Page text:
Introduction: The Easy Way to Peel Boiled Potatoes

How to peel a potato

How to peel a potato

How to peel a potato

Step 1:

Step 2:

Step 3:

Step 4:

Step 5:

Step 6:

Step 7:

1 Person Made This Project!

  • How to peel a potato

Did you make this project? Share it with us!


How to peel a potato

How to peel a potato

How to peel a potato

How to peel a potato

The Elements Speed Challenge

How to peel a potato

Fandom Contest

How to peel a potato

DIY Summer Camp Contest

How to peel a potato


How to peel a potato

Question 9 months ago

Does it matter if I add salt while cooking? Does it help or worsen?

How to peel a potato

Nice and simple and the lil video was super handy thanks!

How to peel a potato

answer to your question- appetizer I think

How to peel a potato

Reply 9 years ago on Introduction

What kind? Make an Instructabale of it. Thanks for looking.

How to peel a potato

Reply 5 years ago

Question! Is it the same with russet potatoes and red potatoes? I bought red potatoes that are a bit smaller and about the size that Curtis Stone used! I’ll be in my kitchen tomorrow acting like I’m “Curtisanna Stoned”!! LOL!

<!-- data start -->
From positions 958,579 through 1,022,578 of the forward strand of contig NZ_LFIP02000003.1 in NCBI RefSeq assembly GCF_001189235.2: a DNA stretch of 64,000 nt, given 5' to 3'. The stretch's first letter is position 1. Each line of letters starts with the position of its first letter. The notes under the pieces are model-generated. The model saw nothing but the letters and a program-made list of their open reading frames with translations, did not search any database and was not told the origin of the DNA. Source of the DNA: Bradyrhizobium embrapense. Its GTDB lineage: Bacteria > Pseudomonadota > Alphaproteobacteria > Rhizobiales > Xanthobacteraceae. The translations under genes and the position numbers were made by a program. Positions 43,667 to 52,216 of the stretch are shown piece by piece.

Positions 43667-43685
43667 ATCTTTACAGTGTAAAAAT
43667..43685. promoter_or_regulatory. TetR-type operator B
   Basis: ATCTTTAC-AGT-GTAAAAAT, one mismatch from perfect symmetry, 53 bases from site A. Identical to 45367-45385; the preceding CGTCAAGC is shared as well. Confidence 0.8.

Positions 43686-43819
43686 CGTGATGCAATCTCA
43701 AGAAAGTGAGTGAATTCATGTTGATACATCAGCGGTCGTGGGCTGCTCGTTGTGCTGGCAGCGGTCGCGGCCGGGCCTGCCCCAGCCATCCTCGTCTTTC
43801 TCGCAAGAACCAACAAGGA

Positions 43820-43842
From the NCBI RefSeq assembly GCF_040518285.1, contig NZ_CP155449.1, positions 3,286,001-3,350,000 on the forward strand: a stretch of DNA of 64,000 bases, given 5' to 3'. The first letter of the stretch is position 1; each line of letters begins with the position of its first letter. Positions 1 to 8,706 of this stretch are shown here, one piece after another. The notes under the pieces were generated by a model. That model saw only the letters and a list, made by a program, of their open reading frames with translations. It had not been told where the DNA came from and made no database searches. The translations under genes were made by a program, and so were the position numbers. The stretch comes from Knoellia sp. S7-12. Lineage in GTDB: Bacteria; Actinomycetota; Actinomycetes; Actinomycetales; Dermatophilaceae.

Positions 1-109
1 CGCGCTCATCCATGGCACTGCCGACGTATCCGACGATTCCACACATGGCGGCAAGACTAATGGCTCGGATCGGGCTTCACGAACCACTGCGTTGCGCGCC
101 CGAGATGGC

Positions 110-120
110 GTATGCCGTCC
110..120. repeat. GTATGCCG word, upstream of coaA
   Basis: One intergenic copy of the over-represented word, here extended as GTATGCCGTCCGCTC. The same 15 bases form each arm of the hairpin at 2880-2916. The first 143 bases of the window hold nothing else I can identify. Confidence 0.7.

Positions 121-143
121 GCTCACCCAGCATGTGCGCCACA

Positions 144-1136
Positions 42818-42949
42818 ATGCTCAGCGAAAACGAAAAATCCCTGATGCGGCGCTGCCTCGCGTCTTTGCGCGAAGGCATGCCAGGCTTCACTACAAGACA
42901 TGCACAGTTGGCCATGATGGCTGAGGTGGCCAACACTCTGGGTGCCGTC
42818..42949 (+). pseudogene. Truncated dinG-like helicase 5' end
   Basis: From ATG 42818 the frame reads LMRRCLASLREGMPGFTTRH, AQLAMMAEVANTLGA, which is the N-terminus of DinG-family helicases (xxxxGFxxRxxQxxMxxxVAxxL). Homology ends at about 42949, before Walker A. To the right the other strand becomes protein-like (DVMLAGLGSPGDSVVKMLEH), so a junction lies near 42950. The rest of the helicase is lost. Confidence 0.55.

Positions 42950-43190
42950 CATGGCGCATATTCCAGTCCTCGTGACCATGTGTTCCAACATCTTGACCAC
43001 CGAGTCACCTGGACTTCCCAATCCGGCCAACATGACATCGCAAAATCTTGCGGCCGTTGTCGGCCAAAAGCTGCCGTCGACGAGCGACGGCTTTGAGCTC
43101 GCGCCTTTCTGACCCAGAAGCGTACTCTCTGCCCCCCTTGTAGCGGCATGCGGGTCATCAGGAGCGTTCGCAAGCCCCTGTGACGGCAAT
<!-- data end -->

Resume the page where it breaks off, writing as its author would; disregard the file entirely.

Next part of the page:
How to peel a potato

Reply 5 years ago

Oh I meant to say that I do NOT enjoy cooking and haven’t for years! I am “pulling a Betty Crocker” tomorrow and cooking a large meal. (When I do cook I call it “pulling a Betty Crocker” because I rarely cook!! LOL! We’re having baked chicken, cabbage, asparagus, smashed potatoes and apple pie with vanilla ice cream. This meal *should* cover me for at least 6 months!! 😀

How to peel a potato

Reply 4 years ago

I hear you, woman! I feel the same way. Love food but hate the prep.

How to peel a potato

A couple of the readers referred to a video showing how to score the potatoes with a cut around the middle of the russet before boiling and then placing in ice water and peeling by grabbing both ends of the potato and twisting. Here is the link to the Idaho Potato Commission version which Dawn Wells (aka May Ann of Gilligans Island fame) did for us years ago:

How to peel a potato

I saw an even quicker way where someone cut a line in the skin around the center, then twisted the skin off each end. It just slipped right off!

How to peel a potato

Reply 5 years ago

That is the way I saw the peeling done; the skin was just barely cut around the entire potato and it was boiled. When the potato was picked up and twisted in different directions the peel totally came off in one piece! Voila! One peeled potato!! Thanks for this discussion. I’m going to make “smashed potatoes” tomorrow and I googled this topic! Thanks again!

How to peel a potato

I am trying this right now.

How to peel a potato

How to peel a potato